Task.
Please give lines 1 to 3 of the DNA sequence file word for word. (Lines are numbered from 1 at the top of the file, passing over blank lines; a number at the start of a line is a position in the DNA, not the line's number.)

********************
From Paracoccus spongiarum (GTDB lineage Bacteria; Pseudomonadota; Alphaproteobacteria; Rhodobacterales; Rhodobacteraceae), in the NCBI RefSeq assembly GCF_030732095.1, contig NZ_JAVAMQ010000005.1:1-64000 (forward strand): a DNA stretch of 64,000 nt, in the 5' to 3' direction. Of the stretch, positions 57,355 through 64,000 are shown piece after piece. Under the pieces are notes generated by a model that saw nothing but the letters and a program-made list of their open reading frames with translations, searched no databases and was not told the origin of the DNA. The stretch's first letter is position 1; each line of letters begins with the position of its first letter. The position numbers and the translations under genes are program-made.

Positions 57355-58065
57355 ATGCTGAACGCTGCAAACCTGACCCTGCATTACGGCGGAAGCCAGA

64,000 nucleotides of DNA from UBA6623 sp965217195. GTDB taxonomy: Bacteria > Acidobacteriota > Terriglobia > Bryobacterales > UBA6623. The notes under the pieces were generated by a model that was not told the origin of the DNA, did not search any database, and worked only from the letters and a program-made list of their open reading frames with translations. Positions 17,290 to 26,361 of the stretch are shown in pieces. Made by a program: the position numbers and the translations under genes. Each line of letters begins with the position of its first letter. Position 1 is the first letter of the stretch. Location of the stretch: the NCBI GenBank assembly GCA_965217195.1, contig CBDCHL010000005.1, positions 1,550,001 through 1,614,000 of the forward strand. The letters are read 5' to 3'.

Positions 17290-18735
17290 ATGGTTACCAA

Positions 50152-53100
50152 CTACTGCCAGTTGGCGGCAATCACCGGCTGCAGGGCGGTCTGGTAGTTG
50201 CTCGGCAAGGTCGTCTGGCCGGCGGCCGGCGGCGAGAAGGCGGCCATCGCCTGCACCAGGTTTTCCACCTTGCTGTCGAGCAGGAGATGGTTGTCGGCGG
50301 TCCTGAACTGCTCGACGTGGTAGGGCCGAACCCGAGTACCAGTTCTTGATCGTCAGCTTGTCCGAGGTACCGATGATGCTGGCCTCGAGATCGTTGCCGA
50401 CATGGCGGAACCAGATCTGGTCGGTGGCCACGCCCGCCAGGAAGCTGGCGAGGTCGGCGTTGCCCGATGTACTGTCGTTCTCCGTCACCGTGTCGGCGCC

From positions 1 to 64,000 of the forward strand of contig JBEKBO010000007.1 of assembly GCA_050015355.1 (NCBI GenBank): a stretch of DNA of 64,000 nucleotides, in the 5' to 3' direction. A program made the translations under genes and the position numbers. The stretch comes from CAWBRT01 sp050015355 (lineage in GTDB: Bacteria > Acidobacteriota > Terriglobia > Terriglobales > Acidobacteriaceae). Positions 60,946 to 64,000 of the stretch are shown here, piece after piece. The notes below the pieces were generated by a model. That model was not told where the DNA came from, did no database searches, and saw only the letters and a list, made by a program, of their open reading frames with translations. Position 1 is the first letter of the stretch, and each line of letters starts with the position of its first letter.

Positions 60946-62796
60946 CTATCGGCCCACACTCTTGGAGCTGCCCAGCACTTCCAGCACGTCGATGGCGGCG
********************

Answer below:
From Paracoccus spongiarum (GTDB lineage Bacteria; Pseudomonadota; Alphaproteobacteria; Rhodobacterales; Rhodobacteraceae), in the NCBI RefSeq assembly GCF_030732095.1, contig NZ_JAVAMQ010000005.1:1-64000 (forward strand): a DNA stretch of 64,000 nt, in the 5' to 3' direction. Of the stretch, positions 57,355 through 64,000 are shown piece after piece. Under the pieces are notes generated by a model that saw nothing but the letters and a program-made list of their open reading frames with translations, searched no databases and was not told the origin of the DNA. The stretch's first letter is position 1; each line of letters begins with the position of its first letter. The position numbers and the translations under genes are program-made.

Positions 57355-58065
57355 ATGCTGAACGCTGCAAACCTGACCCTGCATTACGGCGGAAGCCAGA